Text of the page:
Dear Seth MacFarlane: Quit Your Day Job

The reviews are in for Seth MacFarlane’s new comedy A Million Ways to Die in the West, and they’re not pretty. But comedy is unpredictable — the best ones sneak up on you, and your film editor found himself laughing fairly frequently at MacFarlane’s Western send-up, which is something of a surprise, since I loathe Seth MacFarlane. I’m not sure I’ve ever managed to sit through an entire episode of Family Guy (to say nothing of its even-less-inspired knock-offs American Dad or The Cleveland Show), and he was one of the worst Oscar hosts in recent memory (which is one stiff competition). But his first feature film, Ted, was an unexpectedly likable and funny piece of summer fluff, and while his new film doesn’t quite measure up to that one, it confirms that he’d be wise to continue on the filmmaking path. Particularly if it means less time spent making terrible television shows.

MacFarlane stars (and, rather tackily, gives himself top billing) as Albert, a cowardly sheep farmer in Arizona, circa 1882. He’s not a terribly cheerful guy; to put it bluntly, he despises the West, finding a pit of depression, despair, and endless threats to one’s already short life (hence the title). The one light in his life is his lady love Louise (Amanda Seyfried), who dumps him shortly after the film’s opening scene, a planned gunfight that he ends up buying his way out of (“I just feel like if we can talk this out…”).

Amanda Seyfried and Neil Patrick Harris in "A Million Ways to Die in the West"

She immediately falls into the arms of mustachery owner Foy (Neil Patrick Harris, very smarmy and very funny), just as the mysterious Anna (Charlize Theron) arrives in town. She and Albert strike up an immediate friendship, as she helps him try to make Louise jealous, and ultimately offers to help him learn to shoot, so he can take on Foy in a duel for Louie’s honor. Turns out, Anna’s a crack shot because she’s the (miserably unhappy) wife of Clinch (Liam Neeson), the most feared gunfighter in all the West, so when Anna and Albert’s friendship gets serious, he may finally have to fight for what’s important.

Most of A Million Ways To Die’s negative reviews compare it unfavorably to Blazing Saddles, which isn’t all that fair; this viewer found it more akin to something like the Marx Brothers’ Go West or Bob Hope’s The Paleface (in fact, Albert’s objection that “I’m not the hero, I’m the guy in the crowd making fun of the hero’s shirt” sounds like an encapsulation of the entire Hope ethos). MacFarlane isn’t aiming for the broad social satire and subversive brilliant of Saddles — he’s doing what Hope did, taking a contemporary wisecracker and putting him in the saddle, in a purposefully contrived “Movie Western” version of the Old West.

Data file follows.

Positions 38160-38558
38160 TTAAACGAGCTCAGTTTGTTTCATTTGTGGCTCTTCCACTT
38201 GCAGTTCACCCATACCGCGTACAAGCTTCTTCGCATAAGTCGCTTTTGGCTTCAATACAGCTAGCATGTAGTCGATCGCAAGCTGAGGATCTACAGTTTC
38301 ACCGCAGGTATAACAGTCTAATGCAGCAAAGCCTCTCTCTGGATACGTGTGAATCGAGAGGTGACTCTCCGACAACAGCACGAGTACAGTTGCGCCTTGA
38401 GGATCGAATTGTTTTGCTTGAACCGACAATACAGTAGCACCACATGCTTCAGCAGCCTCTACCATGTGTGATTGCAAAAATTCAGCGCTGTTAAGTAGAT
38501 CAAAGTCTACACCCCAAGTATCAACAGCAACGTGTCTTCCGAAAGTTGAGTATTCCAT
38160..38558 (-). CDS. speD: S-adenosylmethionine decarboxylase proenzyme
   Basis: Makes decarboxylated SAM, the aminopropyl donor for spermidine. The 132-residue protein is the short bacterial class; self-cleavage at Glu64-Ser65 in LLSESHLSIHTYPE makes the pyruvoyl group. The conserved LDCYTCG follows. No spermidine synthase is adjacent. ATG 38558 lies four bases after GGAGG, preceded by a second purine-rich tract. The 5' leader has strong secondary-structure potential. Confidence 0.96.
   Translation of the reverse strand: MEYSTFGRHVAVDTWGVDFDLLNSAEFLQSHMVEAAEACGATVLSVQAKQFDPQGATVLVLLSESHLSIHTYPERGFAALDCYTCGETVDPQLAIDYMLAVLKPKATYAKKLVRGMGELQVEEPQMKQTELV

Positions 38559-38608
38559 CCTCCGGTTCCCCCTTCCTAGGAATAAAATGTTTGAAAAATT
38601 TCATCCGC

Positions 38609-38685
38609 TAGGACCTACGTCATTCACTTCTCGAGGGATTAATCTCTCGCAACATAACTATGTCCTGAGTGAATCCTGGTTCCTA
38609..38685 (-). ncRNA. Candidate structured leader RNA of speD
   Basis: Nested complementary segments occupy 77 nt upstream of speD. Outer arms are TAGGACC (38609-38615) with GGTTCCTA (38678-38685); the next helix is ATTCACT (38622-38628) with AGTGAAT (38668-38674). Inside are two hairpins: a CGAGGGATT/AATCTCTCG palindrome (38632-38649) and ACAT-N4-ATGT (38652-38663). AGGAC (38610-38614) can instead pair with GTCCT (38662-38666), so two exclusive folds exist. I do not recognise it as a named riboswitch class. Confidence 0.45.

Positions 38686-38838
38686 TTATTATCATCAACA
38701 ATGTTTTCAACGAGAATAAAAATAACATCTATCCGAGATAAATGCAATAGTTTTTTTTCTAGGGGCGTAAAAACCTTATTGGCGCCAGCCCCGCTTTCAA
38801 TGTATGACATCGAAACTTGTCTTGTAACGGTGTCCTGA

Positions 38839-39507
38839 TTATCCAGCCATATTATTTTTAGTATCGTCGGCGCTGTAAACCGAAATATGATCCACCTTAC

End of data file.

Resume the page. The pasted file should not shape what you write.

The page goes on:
That said, as a performer, MacFarlane is no Hope, and A Million Ways to Die in the West is far from a great film. It’s full of pacing problems (it seems on the verge of ending for the entire back hour, and at 116 minutes, it’s a good 25 too long), it’s often crass merely for the sake of being crass (I’m not sure I ever needed to see that close-up of the sheep’s dick), and those with a penchant for scatological humor will surely have a better time than those of us lacking one.

Sarah Silverman and Giovanni Ribisi in "A Million Ways to Die in the West"

But in spite of its considerable problems, A Million Ways holds the viewer’s attention, for the same reason Ted did: in spite of itself, it’s a likable picture. And that’s because Seth MacFarlane, while crude and irritating and frequently obnoxious as a human being, is (and get ready to gasp, because this is his deepest, darkest secret) a traditionalist. He cares about his characters and the story he’s telling. The smug, stream-of-consciousness, oh-look-how-subversive-and-shocking-I-am style of his cartoons simply can’t sustain itself for the duration of a feature film, and while he injects the expected (and often tired) doses of shit jokes and dick gags, it doesn’t seem like that’s why he’s there. The villainy of Clinch is played totally straight, as is the delicate relationship between Albert and Anna — Clinch’s scariness and the sweetness of Albert and Anna’s byplay establishes actual (no kidding) stakes, creating a momentum that sweeps the movie along, flaws and all.

Let’s be clear here: this recommendation is, at best, a reserved one, but if you’re in the right mood, A Million Ways to Die delivers some solid chuckles, a few memorable characters, a genuinely funny production number about mustaches, and further proof that Charlize Theron is a comic dynamo. But more than anything, it (like Ted) has a giving spirit and eagerness to please that’s altogether lacking from MacFarlane’s television work. And it actually earns some laughs, which is more than I can say for any of those terrible cartoons.

A Million Ways to Die in the West is out today in wide release.